When my mother decided to pull me out of my exhilarating bliss as a student in South Point into Modern High School, a long and tedious sentence started in my life as the condemned Sisyphus. I joined MHS in Class III because it was from Class III onwards that the school was housed in the Amir Ali Avenue building, close enough to be a walking distance from my home, or a distance that my grandfather supposed my mother could manage with the old landmaster engine Mark 1 Ambassador car. I was neither sent to Loreto House, a school that the Dasgupta girls usually went to before my generation, nor to Lamartiniere where some cousins studied, nor to Gokhale Memorial where my mother and her sisters read; for these schools did my grandfather decide were too far for me to travel to. So to MHS I went with the over sized uniform that my aunt who just passed out from the school had been wearing. To Dadu’s constant complaint of how expensive the school was, how expensive the books were and to my mother’s tears that quality and classy education was the girl’s best weapon against a world that in every which way was to be eventually cruel to her, I resentfully, ruefully stepped inside the swing door of Class III B waiting for my class teacher to arrive.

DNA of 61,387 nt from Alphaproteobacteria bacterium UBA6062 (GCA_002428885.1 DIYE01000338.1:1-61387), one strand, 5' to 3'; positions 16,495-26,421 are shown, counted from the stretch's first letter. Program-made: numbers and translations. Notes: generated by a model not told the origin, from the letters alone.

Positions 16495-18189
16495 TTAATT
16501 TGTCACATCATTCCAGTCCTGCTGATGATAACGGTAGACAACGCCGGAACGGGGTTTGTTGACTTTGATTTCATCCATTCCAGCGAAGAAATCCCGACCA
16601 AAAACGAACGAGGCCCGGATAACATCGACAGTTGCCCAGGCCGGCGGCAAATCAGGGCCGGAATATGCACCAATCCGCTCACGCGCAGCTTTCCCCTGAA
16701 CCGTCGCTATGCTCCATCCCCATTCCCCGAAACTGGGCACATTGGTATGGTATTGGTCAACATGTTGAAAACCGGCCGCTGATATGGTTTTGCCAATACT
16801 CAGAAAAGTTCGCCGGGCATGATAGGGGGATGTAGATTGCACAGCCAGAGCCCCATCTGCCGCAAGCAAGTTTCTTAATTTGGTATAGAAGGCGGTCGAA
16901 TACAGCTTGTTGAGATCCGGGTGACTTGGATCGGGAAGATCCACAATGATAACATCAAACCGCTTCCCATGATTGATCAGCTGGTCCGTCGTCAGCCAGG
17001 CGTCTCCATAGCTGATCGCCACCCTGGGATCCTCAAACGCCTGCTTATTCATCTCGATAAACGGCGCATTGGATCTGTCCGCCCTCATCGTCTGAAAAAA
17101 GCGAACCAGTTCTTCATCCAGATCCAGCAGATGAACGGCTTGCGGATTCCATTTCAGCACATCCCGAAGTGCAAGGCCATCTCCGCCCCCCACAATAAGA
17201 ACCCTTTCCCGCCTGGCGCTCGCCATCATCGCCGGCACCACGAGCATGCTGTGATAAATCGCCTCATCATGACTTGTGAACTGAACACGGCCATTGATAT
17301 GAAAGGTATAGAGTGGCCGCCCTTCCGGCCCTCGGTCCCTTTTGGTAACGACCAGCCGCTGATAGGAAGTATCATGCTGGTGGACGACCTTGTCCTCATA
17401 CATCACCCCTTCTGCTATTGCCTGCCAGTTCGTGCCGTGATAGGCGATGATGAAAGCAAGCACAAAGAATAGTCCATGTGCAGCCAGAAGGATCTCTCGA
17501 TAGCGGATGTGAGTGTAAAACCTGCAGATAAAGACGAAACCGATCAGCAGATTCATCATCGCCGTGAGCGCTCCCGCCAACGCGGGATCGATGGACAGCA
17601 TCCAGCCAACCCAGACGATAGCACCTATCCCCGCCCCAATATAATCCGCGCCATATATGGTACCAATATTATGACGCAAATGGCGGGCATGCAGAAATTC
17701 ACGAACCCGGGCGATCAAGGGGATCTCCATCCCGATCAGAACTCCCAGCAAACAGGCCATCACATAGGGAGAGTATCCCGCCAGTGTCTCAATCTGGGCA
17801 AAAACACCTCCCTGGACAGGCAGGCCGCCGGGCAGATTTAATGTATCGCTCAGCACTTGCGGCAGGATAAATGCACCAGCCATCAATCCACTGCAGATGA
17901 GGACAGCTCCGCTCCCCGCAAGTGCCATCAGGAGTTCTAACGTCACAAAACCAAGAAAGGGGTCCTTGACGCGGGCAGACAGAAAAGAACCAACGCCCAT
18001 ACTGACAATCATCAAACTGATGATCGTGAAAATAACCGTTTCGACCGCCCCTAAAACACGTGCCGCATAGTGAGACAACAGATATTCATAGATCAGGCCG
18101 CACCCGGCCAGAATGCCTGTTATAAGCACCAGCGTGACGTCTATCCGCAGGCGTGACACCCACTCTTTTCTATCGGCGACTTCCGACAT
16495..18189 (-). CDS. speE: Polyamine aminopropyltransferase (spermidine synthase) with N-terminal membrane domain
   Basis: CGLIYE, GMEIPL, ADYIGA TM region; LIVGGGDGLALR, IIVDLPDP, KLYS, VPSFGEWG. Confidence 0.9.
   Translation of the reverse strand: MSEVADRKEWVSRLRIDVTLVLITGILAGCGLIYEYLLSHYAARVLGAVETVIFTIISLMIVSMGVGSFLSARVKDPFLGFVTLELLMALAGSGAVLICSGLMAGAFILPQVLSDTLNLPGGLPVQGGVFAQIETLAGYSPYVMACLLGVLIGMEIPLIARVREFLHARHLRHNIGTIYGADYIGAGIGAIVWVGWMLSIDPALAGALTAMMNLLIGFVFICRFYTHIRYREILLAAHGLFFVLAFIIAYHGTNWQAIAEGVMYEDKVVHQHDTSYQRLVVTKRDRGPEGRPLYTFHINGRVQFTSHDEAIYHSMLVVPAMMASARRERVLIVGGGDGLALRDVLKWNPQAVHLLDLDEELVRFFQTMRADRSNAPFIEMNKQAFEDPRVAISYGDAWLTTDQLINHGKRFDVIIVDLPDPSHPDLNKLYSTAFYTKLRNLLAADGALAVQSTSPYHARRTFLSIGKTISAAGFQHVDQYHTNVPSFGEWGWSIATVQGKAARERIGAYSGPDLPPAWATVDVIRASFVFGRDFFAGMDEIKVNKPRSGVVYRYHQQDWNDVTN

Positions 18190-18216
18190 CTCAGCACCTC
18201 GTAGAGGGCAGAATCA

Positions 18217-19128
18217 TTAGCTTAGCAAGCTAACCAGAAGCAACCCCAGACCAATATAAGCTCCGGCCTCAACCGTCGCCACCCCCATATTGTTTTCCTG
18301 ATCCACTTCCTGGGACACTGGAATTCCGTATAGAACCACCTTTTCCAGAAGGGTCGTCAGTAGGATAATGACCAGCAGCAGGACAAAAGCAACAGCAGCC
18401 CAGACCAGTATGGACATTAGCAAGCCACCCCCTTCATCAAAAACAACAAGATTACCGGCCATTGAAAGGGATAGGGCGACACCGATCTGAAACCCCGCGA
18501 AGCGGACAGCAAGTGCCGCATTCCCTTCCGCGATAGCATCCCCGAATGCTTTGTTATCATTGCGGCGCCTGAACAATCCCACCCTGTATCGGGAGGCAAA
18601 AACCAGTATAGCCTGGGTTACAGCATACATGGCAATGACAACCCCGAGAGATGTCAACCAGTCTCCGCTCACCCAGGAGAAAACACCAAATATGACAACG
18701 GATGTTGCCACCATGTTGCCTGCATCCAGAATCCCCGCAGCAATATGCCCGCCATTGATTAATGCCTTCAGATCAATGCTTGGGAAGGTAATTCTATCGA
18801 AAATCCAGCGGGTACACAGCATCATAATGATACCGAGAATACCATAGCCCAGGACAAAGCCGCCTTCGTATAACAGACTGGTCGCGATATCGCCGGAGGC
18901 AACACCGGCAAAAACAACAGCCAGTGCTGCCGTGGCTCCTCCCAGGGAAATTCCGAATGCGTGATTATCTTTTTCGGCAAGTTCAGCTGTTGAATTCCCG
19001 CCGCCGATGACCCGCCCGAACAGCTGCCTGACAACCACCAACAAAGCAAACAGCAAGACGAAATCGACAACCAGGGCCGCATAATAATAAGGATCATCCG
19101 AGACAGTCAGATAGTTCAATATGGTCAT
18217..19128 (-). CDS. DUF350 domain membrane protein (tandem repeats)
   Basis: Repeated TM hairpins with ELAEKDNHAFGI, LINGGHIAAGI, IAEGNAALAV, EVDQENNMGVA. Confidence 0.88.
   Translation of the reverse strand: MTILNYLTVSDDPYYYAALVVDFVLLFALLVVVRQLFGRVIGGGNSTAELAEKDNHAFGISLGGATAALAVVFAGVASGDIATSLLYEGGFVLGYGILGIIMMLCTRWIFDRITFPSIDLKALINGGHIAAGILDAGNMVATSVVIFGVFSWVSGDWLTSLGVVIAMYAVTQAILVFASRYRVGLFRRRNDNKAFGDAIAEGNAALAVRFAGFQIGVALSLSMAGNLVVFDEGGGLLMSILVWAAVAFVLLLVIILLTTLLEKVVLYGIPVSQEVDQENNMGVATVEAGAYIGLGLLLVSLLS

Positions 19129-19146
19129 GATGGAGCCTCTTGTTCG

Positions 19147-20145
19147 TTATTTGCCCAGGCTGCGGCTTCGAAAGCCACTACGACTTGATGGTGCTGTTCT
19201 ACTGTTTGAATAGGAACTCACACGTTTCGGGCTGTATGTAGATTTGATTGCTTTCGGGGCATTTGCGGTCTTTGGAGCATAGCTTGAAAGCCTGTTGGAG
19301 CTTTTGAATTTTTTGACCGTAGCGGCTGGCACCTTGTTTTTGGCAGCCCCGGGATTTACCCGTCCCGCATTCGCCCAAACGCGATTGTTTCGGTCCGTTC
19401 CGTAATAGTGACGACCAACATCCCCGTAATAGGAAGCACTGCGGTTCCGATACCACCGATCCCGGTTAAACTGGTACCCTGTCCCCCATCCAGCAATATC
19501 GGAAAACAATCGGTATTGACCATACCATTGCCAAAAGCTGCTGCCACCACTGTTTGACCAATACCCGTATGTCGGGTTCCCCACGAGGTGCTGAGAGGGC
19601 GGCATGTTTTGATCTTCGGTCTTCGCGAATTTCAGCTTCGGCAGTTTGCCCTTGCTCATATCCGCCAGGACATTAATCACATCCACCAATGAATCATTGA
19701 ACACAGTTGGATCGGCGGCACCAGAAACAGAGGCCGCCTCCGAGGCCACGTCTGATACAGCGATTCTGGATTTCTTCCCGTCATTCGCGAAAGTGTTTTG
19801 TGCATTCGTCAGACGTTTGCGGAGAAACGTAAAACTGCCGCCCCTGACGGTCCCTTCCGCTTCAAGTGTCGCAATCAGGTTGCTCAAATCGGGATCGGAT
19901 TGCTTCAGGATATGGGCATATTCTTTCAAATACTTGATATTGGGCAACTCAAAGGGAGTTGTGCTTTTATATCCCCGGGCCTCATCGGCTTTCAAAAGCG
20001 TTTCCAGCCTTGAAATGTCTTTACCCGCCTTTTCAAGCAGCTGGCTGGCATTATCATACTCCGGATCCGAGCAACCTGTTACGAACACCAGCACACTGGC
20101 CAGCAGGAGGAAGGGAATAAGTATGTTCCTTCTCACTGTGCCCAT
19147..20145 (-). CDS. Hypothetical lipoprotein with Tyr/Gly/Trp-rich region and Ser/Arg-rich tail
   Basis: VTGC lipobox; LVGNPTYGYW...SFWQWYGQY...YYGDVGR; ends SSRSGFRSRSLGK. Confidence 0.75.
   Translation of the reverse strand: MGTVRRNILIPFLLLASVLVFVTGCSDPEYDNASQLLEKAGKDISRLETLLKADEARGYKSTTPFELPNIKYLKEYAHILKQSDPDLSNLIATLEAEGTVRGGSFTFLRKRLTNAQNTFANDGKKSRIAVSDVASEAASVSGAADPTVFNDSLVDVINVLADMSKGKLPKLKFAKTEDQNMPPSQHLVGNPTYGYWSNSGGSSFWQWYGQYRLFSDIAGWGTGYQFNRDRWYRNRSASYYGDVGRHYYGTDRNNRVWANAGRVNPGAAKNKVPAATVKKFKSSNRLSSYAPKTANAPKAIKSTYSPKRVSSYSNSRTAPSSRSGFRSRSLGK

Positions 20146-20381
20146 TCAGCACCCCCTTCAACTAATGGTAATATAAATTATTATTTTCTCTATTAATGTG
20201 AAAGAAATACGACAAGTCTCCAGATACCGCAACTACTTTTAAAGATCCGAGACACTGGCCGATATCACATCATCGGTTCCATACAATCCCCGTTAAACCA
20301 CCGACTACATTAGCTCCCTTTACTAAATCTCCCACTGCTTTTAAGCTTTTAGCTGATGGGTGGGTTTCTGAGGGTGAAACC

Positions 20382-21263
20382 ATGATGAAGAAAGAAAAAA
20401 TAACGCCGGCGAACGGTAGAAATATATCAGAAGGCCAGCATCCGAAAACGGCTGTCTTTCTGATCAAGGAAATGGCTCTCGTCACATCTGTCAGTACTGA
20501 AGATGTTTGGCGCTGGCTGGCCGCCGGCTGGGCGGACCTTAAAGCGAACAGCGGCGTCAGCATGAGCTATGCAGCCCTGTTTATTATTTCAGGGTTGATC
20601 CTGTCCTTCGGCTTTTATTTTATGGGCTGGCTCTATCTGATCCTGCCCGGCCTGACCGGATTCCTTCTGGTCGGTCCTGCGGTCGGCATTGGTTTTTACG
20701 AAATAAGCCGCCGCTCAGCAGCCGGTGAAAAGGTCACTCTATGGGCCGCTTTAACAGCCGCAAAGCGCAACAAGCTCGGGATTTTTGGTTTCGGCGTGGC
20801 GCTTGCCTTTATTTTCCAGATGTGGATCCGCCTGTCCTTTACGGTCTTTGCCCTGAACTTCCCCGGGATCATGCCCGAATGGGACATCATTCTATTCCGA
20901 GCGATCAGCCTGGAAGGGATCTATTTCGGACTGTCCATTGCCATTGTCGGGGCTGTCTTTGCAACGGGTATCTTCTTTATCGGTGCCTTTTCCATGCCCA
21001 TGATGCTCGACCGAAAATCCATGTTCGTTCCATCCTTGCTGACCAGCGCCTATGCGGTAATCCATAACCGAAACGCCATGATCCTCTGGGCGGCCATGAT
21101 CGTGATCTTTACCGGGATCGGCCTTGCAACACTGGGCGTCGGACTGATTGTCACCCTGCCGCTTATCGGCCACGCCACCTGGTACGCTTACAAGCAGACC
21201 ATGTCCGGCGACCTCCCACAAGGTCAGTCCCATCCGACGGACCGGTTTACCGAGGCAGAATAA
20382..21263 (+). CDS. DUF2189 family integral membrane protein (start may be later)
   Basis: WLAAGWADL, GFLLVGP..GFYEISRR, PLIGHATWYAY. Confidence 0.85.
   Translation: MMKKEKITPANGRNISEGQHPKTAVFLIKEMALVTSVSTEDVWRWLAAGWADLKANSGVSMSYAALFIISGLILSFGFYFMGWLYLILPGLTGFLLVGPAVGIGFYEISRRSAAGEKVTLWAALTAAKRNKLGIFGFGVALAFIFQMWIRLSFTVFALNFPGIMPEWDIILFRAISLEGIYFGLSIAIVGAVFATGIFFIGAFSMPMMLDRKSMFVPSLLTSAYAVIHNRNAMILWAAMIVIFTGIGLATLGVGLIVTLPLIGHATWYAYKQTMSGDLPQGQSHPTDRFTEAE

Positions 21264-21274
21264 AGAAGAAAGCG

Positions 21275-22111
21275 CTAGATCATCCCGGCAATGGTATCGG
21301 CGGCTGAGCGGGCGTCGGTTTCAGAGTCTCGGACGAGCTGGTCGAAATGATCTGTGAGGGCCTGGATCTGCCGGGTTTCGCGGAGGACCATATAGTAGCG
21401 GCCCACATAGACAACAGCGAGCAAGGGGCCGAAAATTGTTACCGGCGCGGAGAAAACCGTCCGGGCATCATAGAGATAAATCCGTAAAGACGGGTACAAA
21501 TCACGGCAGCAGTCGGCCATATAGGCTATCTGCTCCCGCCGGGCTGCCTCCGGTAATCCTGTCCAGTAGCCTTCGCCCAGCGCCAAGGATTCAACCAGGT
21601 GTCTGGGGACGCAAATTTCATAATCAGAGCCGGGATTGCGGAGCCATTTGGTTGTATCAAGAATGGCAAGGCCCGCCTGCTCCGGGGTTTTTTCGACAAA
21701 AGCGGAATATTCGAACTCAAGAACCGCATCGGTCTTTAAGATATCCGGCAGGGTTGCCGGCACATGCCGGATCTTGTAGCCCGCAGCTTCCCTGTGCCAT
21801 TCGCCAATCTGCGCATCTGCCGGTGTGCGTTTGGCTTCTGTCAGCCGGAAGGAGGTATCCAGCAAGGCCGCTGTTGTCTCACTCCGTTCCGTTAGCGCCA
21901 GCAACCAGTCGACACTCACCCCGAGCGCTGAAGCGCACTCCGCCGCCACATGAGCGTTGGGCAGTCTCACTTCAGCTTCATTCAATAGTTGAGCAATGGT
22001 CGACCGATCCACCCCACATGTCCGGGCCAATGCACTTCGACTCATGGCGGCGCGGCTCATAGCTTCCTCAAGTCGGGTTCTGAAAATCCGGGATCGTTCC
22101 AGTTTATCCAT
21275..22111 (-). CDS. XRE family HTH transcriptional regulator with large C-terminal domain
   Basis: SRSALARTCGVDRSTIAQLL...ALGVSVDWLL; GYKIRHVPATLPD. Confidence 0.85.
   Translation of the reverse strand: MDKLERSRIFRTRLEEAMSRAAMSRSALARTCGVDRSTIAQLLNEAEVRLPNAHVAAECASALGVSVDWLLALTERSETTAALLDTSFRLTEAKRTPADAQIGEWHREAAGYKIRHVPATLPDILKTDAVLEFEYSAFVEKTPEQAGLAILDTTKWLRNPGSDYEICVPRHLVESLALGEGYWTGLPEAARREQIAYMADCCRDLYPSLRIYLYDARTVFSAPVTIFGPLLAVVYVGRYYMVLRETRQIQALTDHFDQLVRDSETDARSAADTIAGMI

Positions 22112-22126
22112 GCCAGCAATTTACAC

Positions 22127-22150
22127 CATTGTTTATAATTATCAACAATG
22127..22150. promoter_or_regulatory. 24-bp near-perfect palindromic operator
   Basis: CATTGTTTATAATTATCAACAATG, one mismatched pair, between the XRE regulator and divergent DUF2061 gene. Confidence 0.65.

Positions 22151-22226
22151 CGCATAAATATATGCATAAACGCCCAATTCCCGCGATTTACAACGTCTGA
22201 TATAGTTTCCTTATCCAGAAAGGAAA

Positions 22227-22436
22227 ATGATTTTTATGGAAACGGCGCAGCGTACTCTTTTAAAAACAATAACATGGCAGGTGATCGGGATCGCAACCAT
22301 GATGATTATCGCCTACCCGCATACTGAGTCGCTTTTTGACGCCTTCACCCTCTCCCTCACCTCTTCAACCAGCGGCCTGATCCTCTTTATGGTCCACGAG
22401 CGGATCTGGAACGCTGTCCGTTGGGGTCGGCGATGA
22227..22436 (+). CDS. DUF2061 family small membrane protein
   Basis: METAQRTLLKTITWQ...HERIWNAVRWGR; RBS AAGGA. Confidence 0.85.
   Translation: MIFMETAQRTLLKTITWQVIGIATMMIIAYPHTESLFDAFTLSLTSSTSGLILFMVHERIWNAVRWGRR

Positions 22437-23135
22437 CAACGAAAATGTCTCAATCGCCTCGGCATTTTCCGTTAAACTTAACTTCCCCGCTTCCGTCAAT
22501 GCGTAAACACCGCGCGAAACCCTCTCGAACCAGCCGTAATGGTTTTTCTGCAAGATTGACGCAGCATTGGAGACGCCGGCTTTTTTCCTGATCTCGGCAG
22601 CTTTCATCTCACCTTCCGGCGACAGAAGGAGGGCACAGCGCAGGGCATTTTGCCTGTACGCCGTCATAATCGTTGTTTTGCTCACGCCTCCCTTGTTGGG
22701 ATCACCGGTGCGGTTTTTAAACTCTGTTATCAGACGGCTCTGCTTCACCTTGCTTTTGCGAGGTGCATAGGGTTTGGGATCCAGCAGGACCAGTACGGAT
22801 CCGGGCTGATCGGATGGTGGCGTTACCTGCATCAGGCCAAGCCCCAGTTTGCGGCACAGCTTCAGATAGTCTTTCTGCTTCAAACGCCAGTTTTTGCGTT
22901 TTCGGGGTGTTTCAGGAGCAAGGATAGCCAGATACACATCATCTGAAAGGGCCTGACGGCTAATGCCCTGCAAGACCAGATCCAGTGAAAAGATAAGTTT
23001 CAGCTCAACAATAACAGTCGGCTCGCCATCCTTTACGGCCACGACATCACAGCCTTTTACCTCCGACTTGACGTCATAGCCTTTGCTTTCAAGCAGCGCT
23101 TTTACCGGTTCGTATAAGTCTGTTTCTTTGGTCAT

I realized that I was there with two other girls smaller than I, all of us looking out of sorts and out of place. Neither was in their uniforms because they did not have the time to get one stitched and neither had a legacy of over sized clothes as I had. I felt a class of four rows and eight desks scrutinizing us minutely with the same wonderment in their eyes as we had in ours till the door swung in and a lady walked in wearing high heel shoes and a tight skirt while the class cried out in a concert, Miss, Miss, new girls, three new girls. The teacher scolded the class, first say good morning Miss Payne, she demanded. The class sung out, Good Morning Miss Spain.. Then this lady turned to face us. I saw her desperately trying to smother a guffaw as she tried to find me from inside the many metres of large sized garments. Such a small girl, with such large clothes, she said and the class broke into peals of laughter. I felt a bit more comforted at what I sensed as a hostility turn into some kind of amusement among those who sat facing me.